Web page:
Production of refined oil begins at Bentu Oil Refinery in South Sudan

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Production of refined oil begins at Bentu Oil Refinery in South Sudan

Production of refined oil products at the Bentu Oil Refinery in South Sudan has commenced. Engineer Ayang Malong Deputy Managing Director and the Director of Downstream Department at the Nile Petroleum Corporation (Nilepet) confirmed the report and said that the refinery aims at producing 10,000 barrels per day.

“Three trucks of the first batch arrived in Juba the capital of S.Sudan on Saturday. That means that Nilepet has started to put the first fuel to the market. Bentiu Oil Refinery has started with the aim of producing 10,000 barrels per d. These includes diesel, and furnace and very soon we will also have enough diesel as well a little petrol in our market for domestic consumption,” said Eng Malong.

Bentiu Oil Refinery project is a joint venture project between Safinat and the national Oil & Gas Corporation of South Sudan (Nilepet). Built at a cost of US$ 100M, the Bentiu’s Oil Refinery is one of the five refineries that will have a planned total refining capacity of 127,000 barrels per day.

Read:Construction date for East African Crude Oil Pipeline project postponed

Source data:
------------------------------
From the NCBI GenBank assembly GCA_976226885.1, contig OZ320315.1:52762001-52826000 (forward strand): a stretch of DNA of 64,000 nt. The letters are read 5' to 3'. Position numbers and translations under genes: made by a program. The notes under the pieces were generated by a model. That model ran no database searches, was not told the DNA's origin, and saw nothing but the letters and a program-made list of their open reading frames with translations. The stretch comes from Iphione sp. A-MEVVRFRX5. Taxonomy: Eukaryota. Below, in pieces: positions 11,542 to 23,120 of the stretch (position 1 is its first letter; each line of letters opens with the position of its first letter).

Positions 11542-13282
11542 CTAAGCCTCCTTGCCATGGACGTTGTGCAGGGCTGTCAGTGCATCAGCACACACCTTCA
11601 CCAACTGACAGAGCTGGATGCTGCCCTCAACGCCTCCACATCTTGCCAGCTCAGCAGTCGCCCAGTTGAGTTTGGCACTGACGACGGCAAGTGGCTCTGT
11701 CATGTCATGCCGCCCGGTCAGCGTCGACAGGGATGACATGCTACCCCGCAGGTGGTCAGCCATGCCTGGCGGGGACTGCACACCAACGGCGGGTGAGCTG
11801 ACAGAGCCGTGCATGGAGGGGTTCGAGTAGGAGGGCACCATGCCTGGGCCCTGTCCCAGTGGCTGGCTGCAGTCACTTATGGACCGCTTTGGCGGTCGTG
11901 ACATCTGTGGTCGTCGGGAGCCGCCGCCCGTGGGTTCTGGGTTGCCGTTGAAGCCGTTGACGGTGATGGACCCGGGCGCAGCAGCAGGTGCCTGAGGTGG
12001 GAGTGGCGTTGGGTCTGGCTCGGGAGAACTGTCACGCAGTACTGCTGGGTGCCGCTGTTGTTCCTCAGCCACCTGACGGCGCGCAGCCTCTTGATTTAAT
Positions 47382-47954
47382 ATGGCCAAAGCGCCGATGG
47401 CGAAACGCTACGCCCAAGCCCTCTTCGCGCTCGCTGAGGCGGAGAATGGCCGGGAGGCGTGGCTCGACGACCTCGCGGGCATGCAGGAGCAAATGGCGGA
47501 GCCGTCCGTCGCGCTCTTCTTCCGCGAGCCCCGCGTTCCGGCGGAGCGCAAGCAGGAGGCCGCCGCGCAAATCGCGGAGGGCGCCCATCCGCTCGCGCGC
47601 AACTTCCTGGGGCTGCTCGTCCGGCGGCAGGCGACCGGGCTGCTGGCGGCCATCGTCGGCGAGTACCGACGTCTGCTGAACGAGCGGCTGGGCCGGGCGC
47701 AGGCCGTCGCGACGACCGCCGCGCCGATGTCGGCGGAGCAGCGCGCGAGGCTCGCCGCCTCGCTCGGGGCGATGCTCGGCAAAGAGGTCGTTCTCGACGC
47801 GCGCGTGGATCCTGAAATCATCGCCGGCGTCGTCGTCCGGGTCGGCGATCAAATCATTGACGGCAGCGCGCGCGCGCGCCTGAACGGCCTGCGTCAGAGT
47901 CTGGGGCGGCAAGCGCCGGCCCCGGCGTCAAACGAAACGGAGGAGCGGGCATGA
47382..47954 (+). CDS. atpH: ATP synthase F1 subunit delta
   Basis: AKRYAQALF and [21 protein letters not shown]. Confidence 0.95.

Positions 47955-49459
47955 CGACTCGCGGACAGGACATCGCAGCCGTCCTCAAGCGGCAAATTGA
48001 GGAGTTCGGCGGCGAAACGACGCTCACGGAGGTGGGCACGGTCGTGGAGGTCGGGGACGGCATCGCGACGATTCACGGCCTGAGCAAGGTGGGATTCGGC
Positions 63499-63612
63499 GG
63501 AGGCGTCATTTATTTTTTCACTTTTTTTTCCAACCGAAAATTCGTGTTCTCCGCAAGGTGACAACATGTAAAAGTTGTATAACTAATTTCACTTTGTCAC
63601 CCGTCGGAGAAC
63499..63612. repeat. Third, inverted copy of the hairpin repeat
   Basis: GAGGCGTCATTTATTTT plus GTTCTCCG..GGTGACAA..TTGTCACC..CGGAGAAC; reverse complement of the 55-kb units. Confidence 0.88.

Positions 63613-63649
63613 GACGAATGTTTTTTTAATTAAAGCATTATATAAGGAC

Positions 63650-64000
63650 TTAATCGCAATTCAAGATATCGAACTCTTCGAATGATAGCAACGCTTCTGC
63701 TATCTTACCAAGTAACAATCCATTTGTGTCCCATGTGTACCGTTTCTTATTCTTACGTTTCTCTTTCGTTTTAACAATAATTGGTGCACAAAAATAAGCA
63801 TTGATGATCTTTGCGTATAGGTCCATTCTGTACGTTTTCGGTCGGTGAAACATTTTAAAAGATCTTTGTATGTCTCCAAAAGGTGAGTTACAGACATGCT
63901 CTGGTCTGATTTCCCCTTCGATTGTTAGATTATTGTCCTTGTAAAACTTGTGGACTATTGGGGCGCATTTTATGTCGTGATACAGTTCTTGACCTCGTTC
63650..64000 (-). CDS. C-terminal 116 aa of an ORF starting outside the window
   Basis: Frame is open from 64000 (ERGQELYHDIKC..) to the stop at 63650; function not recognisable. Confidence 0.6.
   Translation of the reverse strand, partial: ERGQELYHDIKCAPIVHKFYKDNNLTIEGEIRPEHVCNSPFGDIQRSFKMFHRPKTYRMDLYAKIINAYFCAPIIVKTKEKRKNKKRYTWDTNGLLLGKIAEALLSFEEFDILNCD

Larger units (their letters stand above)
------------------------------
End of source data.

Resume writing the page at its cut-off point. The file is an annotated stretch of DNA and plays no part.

South Sudan’s oil output

Currently the refinery is producing 3, 000 barrels a day of refined products with intention of expanding in the next two months according to Vice President for Nile Petroleum Group, Mr. James Lotika

“Basically, diesel is about 30%, and then heavy fuel oil, which is mostly known as furnace, is about 70% In the next two or three months, we will expand it to be 10,000 barrels a day which will also produce both products diesel and heavy fuel oil The country is expecting to have enough diesel and petrol for the domestic consumption,” said Mr. Lotika.

South Sudan’s oil output has fallen by about a third since fighting erupted between factions loyal to President Salva Kiir and his former deputy Riek Machar. Violence has left thousands of people dead and forced more than a million to flee their homes, according to the United Nations. The country is currently producing about 160,000 bpd from Upper Nile, the only state still pumping crude.

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